Full disclosure: I am not a fan of Valentine’s Day. Part of it is sour grapes — I’ve been dumped on V-Day. Twice. Every year, I start looking for somewhere to point the finger, and I’m not necessarily talking about the index one. Who was this St. Valentine dude, and how did he inspire this holiday?
Unfortunately, not too much is known about him. No one knows what he looked like or even what his pre-saint name was. This is partly because back in the Roman days, a lot of Christians killed for their beliefs, and thus named saints, were dubbed St. Valentine. In fact, there were so many of them that in the official Roman Martyrology, there are three Saint Valentines listed as having died on Feb. 14.
There are lots of stories out there about who the St. Valentine was. The only things that seem to be consistent are that he was a priest in Rome during the reign of Emperor Cladius II and that he was killed in the year 270 A.D. After the jump, our favorite myths and theories as to the rest of the story. Keep reading »
What’s a clever way of getting back at an ex in the digital age? By sullying his name on Google images. Jack Weppler’s ex-girlfriend took his professional headshot and went to town LOLCats-style, ensuring that a Google Image search for his name, perhaps performed by an interested casting director, would yield nothing but the embarrassing images. Jack’s mom is fighting to get the images removed, but until then, um, LOLJK? [Buzzfeed] Keep reading »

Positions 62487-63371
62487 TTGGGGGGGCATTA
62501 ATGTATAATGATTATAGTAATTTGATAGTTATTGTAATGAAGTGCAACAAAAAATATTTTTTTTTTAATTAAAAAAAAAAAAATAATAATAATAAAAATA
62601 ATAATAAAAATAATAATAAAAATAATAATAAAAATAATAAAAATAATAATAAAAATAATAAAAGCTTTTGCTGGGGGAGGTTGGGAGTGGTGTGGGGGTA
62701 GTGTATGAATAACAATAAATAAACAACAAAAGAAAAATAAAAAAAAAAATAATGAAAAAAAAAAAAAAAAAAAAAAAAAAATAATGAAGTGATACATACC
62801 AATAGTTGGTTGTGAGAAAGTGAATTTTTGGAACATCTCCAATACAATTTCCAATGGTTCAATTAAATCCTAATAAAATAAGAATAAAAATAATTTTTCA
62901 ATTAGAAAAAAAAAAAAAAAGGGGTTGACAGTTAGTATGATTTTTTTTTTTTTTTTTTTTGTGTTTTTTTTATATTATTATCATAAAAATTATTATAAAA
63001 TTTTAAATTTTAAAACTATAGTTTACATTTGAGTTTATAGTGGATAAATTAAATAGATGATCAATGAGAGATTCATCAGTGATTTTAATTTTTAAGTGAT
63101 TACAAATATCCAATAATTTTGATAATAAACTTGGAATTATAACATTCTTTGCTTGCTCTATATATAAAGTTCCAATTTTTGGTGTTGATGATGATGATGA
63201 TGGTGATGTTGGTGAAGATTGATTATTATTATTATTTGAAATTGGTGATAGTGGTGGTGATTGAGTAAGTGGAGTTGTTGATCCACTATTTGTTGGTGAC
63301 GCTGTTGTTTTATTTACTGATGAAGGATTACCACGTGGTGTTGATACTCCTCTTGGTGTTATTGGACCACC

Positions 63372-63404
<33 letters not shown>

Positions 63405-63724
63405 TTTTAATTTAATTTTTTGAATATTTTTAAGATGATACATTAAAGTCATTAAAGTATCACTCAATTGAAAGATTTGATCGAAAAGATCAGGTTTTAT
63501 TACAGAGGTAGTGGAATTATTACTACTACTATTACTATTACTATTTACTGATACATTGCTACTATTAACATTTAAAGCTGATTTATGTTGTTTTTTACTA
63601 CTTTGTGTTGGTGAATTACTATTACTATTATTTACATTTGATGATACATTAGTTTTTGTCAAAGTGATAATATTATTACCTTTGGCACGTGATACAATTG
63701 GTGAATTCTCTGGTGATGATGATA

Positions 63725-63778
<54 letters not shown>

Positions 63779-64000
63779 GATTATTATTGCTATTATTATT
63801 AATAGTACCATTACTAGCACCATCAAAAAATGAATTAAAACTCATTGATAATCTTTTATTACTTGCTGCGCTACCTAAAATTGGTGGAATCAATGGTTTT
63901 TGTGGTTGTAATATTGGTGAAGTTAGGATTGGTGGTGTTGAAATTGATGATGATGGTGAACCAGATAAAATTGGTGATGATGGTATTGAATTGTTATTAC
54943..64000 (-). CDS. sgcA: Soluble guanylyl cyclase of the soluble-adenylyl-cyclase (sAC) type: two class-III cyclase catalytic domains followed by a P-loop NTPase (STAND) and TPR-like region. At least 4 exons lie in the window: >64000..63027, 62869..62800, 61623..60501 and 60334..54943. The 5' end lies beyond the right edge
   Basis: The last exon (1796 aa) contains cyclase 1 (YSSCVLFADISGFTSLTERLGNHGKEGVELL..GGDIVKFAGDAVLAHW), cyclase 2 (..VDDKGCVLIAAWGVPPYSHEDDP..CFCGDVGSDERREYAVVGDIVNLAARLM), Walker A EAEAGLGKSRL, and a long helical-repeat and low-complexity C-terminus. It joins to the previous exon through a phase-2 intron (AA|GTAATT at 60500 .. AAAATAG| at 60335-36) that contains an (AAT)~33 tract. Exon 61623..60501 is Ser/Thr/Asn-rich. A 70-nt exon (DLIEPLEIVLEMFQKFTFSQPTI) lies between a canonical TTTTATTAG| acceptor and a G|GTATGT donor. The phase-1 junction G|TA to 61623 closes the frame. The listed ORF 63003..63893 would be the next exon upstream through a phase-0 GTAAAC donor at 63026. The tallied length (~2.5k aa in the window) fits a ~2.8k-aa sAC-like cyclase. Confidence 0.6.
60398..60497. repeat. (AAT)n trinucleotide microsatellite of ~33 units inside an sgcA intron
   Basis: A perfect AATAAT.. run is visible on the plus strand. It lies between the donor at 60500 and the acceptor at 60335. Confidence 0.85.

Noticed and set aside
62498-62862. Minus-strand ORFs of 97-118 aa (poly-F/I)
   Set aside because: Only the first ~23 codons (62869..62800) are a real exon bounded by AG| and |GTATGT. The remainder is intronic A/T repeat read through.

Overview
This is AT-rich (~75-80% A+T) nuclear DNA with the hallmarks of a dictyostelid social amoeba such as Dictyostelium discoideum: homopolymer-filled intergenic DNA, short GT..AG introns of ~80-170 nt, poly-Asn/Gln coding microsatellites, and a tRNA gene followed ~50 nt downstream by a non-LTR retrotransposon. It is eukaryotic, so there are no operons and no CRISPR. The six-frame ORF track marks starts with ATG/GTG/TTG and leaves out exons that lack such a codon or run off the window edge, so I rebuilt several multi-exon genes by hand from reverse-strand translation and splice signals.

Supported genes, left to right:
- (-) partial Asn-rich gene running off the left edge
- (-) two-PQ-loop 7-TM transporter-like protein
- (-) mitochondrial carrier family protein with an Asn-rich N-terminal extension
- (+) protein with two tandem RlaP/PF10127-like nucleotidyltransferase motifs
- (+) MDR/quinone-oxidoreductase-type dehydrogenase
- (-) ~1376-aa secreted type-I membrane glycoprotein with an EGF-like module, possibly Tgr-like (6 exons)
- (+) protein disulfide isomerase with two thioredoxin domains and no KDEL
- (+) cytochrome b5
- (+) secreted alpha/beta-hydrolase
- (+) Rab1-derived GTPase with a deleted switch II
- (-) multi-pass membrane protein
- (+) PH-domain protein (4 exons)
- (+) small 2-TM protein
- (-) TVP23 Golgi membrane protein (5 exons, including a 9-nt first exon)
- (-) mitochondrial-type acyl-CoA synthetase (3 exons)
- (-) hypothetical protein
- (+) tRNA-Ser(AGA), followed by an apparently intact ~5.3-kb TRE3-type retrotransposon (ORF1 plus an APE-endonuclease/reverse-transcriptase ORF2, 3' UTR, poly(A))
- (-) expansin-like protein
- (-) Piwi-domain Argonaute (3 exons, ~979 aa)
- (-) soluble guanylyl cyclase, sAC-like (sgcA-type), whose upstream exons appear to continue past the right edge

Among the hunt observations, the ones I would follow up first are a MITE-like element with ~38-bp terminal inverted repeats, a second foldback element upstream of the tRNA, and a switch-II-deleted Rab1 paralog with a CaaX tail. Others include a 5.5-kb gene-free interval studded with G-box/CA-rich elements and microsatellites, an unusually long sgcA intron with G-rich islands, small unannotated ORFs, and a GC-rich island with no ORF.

Men outnumbered women two-to-one in the nation’s news, culture and literary magazines in 2010 — and in some cases the discrepancy was much, much worse. VIDA, an organization for women in the literary arts, counted all the bylines in mags like The New Yorker, The Atlantic Monthly, The New York Review of Books, Harper’s, and The New Republic and lit journals like Paris Review, Tin House, Granta, and Poetry for analysis. Literary journals Paris Review, Granta and Poetry were the most egalitarian, with a still-not-great two men’s bylines for every byline by a woman. The worst offender? The New York Review of Books, abysmally, published six bylines by men for every one byline by a woman. Pfffffffft. Keep reading »
If you think those bath salts in your bathroom are just for relaxing after a long day, you are mistaken. Officials have released a warning that bath salts are the hot new drug of choice and many cities are trying to put a ban on them. The fragrant crystals can be smoked, snorted, or mainlined, and induce a comparable high to cocaine or meth. Side effects include euphoria, extreme energy, hallucinations, paranoia, psychosis, delusions, insomnia, suicidal thoughts, chest pains, heart attacks, strokes, and smelling good. Other signs that a loved one may be using; they spend an awful of time taking baths and never seem all that clean, but emerge from the bathroom looking insane. Packets of bath salts go for $25 – $40 on the black market, I mean any drug store. But what about those of us who just want to take a bath? [KTLA] Keep reading »